The James Patrick Devlin Award
The James Devlin Award, created in memory of one of the Core’s first and most inspiring lecturers and classroom teachers, is given annually to students in their second semester of the first-year Humanities, who have done outstanding work in the Core and plan to continue in one or both of its second-year courses. It was always Professor Devlin’s strong belief that it is in the curriculum of the sophomore year that students experience the full benefit of the Core.
The award consists of the purchase of all books for one second-year Core class each semester, as well as a stipend of $200. Students receiving Honorable Mention will be given a set of the books for one of their fall courses.
When the application deadline is announced each year, students who wish to be considered for the award will be asked to:
- Submit their best Core paper up to and including their final CC 102 paper.
- Ask one of their Core seminar leaders to write a short paragraph recommending them for the award.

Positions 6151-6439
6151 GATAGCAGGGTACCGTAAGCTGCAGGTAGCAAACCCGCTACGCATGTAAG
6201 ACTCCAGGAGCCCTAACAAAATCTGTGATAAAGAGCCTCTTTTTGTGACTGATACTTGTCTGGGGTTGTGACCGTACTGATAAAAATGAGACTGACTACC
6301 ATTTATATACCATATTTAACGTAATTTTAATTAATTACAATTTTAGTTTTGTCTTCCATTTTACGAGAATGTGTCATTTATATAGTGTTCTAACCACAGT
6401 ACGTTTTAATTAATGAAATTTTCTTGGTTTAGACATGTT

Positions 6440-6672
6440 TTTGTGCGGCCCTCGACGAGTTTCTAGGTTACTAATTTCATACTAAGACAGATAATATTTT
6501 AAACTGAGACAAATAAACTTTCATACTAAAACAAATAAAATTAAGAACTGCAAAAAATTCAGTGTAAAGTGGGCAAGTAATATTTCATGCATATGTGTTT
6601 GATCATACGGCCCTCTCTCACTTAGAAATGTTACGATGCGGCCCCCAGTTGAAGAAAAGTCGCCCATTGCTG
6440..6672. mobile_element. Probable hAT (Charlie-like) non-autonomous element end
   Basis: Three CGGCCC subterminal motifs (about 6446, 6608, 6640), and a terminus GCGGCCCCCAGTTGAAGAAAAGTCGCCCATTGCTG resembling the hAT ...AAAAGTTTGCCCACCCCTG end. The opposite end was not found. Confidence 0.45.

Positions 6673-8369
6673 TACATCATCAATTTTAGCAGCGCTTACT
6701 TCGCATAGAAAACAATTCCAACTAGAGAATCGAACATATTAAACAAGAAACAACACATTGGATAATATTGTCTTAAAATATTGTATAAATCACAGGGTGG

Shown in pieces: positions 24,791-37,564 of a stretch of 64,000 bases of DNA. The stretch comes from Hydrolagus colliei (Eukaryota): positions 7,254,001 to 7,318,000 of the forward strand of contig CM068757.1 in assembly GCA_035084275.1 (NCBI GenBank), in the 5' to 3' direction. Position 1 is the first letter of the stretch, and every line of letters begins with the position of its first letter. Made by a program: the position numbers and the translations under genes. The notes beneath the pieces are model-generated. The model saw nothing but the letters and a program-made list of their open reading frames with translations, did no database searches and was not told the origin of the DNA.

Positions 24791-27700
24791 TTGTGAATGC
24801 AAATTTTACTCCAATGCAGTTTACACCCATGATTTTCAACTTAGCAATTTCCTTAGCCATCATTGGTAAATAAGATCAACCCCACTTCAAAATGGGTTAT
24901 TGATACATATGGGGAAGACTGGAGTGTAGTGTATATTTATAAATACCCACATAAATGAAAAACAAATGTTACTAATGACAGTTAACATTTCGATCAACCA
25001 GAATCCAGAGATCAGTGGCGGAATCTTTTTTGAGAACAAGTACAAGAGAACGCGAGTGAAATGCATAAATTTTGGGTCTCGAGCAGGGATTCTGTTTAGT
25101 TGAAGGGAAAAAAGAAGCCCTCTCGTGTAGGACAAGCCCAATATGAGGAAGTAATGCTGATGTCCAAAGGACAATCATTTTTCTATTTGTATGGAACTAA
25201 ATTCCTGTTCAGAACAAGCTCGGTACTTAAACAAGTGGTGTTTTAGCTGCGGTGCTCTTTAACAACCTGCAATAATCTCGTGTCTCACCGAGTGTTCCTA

- Submit their materials to the Core office with a short note indicating that they are applying for the Devlin Award. Submissions will be accepted until the close of the spring grading period.
A committee of Core professors will review the submissions and select at least two winners who will be notified in the early summer. If there are more than two outstanding applicants, additional awards may be considered. The awards will be presented at the first CC 201 lecture in the fall.
Students with questions about the award program or application process are asked to contact Professor Emeritus Brian Jorgensen at firstname.lastname@example.org.
About Prof. Devlin
Dr. James Patrick Devlin (1943-2010) was a philosopher, a programmer, and a teacher through and through. It was his way to examine all of life and then to examine it more, sometimes with hilarity and always with originality, honesty and thoughtfulness.
He inspired those who came into contact with him to do the same. He pushed the pedagogical envelope, and is remembered by students and colleagues—most fondly, with deep admiration, and even awe—as an outstanding teacher and a brilliant lecturer in the Core Humanities.